Since meeting the Wasserstein metric during my PhD journey, I knew about the 1998 paper “The Variational Formulation of the Fokker-Planck Equation” by Richard Jordan, David Kinderlehrer and Felix Otto, thinking this pioneering article lives in its own little corner of mathematics surrounded by Wasserstein-2 gradient flow enthusiasts. Few mathematicians I talked to outside of this bubble seemed to have ever heard of a JKO scheme. Little did I know that this gem is the single most downloaded article of the SIAM Journal on Mathematical Analysissince its 50 volumes of existence. Wow.
Why is it so popular? It describes the gradient flow structure of the Fokker-Planck equation using an implicit time discretization in the form of a sequence of variational problems, called “minimizing movements”. In doing so, it builds a bridge between geometric analysis, optimal transportation, quasistatic dissipative evolutions, applied partial differential equations and rational mechanics.
The 10 most downloaded articles from the SIAM Journal on Mathematical Analysis. (source here)
For a short summary of the paper and why so many people are interested in it, have a look at this recent article in SIAM NEWS by Felix Otto, mentioning at least 10 mathematicians I’ve had the chance to personally interact with.
Army ants form colonies of millions and are able to solve logistical challenges as a group that are impressive in and by themselves, but even more so considering they have no leader and minimal cognitive resources. One individual ant is practically blind and has a minuscule brain. “There is no leader, no architect ant saying ‘we need to build here,’” says Simon Garnier, director of the Swarm Lab at the New Jersey Institute of Technology. And yet, they manage to perform complex tasks as a colony such as building bridges with their own bodies to overcome obstacles. How do they do it?
Here and here you can find a more detailed explanation to this question, including videos of bridge building challenges for army ants. In short, they follow three simple rules:
If you come to a gap in your path, slow down.
If you feel other ants walking on your back, freeze.
If traffic over your back is above a certain level, stay put, but if it dips below some threshold, unfreeze and continue walking.
I have a feeling there is a PDE involved here…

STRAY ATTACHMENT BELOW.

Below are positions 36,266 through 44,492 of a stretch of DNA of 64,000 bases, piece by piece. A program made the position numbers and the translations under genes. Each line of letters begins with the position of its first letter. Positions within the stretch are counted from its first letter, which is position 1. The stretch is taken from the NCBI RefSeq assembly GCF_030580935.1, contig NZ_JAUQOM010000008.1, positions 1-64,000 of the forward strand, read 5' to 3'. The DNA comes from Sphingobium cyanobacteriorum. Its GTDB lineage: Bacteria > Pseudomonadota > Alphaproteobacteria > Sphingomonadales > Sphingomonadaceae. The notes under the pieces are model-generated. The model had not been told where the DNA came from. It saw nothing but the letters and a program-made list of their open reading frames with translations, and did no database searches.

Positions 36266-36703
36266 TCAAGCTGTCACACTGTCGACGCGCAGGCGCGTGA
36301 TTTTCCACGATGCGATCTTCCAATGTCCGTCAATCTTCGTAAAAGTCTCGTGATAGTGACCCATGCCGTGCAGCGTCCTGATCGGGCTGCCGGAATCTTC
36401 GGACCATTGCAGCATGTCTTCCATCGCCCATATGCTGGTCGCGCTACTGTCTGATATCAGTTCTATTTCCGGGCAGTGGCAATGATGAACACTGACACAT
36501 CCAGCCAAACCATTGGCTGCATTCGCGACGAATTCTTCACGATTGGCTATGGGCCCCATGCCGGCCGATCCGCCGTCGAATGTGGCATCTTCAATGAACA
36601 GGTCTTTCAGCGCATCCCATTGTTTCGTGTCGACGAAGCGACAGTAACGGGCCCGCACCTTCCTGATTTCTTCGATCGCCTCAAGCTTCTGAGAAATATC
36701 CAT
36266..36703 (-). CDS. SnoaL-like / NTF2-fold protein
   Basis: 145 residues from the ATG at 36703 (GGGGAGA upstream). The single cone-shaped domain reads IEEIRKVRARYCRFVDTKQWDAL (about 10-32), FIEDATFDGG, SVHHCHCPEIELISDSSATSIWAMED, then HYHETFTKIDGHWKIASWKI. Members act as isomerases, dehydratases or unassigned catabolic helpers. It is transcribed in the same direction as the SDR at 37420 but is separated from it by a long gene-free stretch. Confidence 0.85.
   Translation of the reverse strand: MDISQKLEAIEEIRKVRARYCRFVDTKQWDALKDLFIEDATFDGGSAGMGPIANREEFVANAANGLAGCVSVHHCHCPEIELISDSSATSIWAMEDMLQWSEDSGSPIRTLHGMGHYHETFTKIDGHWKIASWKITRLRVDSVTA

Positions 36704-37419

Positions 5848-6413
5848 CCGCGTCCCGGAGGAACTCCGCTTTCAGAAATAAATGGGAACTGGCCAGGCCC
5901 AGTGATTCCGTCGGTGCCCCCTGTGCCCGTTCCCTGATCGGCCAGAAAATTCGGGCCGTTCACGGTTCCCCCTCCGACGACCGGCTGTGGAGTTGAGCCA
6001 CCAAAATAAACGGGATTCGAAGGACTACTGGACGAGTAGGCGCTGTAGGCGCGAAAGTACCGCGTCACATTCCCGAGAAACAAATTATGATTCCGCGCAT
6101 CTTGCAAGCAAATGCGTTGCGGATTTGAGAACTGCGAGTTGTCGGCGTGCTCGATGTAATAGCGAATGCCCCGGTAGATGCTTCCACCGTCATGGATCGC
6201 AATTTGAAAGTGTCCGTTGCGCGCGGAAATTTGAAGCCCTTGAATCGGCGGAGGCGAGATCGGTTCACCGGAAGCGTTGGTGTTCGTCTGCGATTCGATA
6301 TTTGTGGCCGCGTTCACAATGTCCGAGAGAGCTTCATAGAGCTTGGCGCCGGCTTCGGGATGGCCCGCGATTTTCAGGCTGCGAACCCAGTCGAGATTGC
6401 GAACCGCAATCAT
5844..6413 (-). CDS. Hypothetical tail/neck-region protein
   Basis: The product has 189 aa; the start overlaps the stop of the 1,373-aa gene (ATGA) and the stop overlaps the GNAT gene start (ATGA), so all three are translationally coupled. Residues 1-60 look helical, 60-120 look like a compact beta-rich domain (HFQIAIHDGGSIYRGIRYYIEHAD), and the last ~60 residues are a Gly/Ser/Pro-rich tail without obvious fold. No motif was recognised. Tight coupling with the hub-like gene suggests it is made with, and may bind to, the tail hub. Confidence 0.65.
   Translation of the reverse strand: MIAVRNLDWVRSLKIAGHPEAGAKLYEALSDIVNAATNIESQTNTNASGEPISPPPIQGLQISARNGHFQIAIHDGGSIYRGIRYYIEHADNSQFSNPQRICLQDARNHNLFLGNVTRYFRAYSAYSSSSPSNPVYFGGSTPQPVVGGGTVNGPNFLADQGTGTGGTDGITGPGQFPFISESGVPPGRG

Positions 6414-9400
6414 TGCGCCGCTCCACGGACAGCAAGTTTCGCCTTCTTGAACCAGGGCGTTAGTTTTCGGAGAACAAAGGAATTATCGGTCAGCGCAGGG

A bridge of ants from the side. Credit: Christopher Reid, Matthew Lutz & New Jersey Institute of Technology
When dealing with gradient flows, did you ever wonder why it is better to choose a certain energy rather than another? And how the choice of energy influences the choice of metric and vice versa? Did you every ask yourself what a certain entropy or metric means in terms of modelling choice?
Well, I did, many times. And finally I came across these lecture notes by Mark Peletier who are very enjoyable to read , very understandable even for people with little background in gradient flows, and they also make the connection to the world of probability and large deviations. Enjoy!
PS: If you are keen to know the connection between gradient flows and the Poincaré conjecture, have a look at this blog post by Terence Tao. You may also get a glimpse at some of Perelman’s ideas that helped solve it.
Chimamanda Ngozi Adichie is not only one of my personal role models, she is also a brilliant writer, story teller and intellectual mind, someone who has been able to stay true to herself despite the media attention she receives with growing fame and popularity. I first got to know about her through her TEDxEuston talk “The danger of a single story”, which is still one of my favourite TED talks out there.
I had the pleasure of seeing her live for the first time yesterday here in London. After having watched so many of her interviews, book readings and talks, (including her second TEDxEuston talk “We should all be feminist” that has since gone viral), it felt unreal to see her sit on this tiny chair in front of a fully packed Royal Festival Hall. The real magic happened when the moderator opened the floor for questions from the audience, starting an intimate discussion with 2,500 diverse people about topics from sex to war trauma. Her ability to find the right words at any moment is just extraordinary.
Vincent Calvez not only introduced me to the world of partial differential equations, never stopped believing in me, and is the person without whom I wouldn’t be doing this PhD today. He is also a role model for his students and friends in so many different ways. On July 18th, 2016, he was awarded this prestigious prize of the European Mathematical Society, just 2 years after being awarded the Bronze Medal of the CNRS. This is excellent news. Congratulations! For my German family and friends: Hier ein kurzes Interview im Deutschlandfunk.